Senior bankers' vacations are not what you think
If you thought the chief executives of investment banks spend their vacations at exclusive hotels in the Caribbean or Indian Ocean, where they continue working, you might be mistaken.
The social media posts of various senior financial services professionals suggest it's not like this. Or if it is, people aren't admitting it. The zeitgeist is more for vacations in cold climates, bathing in classic literature and switching off.
Philipp Freise, the co-head of European private equity at KKR, writes that he's been on the "windy shores of Northern Germany," where he's been reading Hermann Hesse’s poems and short stories in Butterflies amidst the 'smell of the sea, the sound of the waves and the wind in the dunes.' Holidays are a time to restore a "sense of wonderment," says Freise.
Standard Chartered chief executive Bill Winters has been at undefined location, reading Hamlett, practicing pilates and "broadly chilling."
Deutsche Bank chief executive Christian Sewing has been at the place below with his dog, which also seems to be having a good time. "Taking time off and switching off are crucial!," he declares. Rafa Lopez-Espinosa, the Warsaw-based chief operating officer at hedge fund Point72, has been reading about stoicism and and fraudulent hedge fund managers past. And Ewan Kirk, the founder of hedge fund Cantab Capital Partners has embarked upon another solo bike ride, this time from Cambridge to Stockholm.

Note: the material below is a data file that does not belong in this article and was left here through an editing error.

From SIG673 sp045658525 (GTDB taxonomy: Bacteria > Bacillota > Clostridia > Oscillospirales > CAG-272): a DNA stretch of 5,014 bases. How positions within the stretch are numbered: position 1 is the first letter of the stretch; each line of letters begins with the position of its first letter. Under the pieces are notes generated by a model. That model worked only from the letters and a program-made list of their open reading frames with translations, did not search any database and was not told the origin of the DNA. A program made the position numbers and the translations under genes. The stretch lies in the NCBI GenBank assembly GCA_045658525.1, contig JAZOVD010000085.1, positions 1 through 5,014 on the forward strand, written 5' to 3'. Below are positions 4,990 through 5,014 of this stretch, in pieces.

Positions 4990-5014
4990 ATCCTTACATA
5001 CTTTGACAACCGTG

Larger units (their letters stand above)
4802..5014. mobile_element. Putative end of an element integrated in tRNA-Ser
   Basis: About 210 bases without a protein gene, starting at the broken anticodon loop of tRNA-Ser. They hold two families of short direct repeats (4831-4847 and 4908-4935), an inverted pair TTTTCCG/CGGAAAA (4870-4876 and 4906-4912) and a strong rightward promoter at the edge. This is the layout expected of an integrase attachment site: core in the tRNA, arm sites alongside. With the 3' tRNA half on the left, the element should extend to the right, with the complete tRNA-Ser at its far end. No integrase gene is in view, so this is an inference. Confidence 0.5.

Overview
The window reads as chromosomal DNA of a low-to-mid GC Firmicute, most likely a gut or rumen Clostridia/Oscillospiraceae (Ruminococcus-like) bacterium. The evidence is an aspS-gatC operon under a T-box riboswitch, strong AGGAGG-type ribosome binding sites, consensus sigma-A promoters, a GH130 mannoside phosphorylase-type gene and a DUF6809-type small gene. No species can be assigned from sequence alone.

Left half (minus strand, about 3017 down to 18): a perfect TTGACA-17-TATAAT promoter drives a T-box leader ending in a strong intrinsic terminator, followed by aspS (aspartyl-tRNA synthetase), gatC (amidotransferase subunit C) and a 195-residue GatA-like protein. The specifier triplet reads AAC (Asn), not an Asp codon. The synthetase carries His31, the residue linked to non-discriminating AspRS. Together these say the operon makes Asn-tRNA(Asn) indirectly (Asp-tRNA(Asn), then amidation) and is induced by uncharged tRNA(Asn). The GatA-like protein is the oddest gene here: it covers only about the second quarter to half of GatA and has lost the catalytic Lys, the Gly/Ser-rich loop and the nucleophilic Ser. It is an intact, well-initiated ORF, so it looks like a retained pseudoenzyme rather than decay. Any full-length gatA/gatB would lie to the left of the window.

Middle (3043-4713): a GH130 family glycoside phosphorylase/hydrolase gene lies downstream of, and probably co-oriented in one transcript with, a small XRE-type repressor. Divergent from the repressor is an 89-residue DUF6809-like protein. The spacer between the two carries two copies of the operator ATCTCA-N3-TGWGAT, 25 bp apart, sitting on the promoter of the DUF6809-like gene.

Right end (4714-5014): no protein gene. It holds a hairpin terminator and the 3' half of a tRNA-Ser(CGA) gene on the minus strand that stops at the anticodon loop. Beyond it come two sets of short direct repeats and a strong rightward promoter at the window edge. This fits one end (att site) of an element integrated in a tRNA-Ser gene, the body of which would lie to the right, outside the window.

This small and unrepresentative sample suggest that European finance professionals are doing more than simply lying by the pool. Many Wall Street bankers are presumably in the Hamptons, unless you're David Solomon, in which case you're presumably somewhere like Barbuda island in the Caribbean.
Christian Sewing's contemplative dog:
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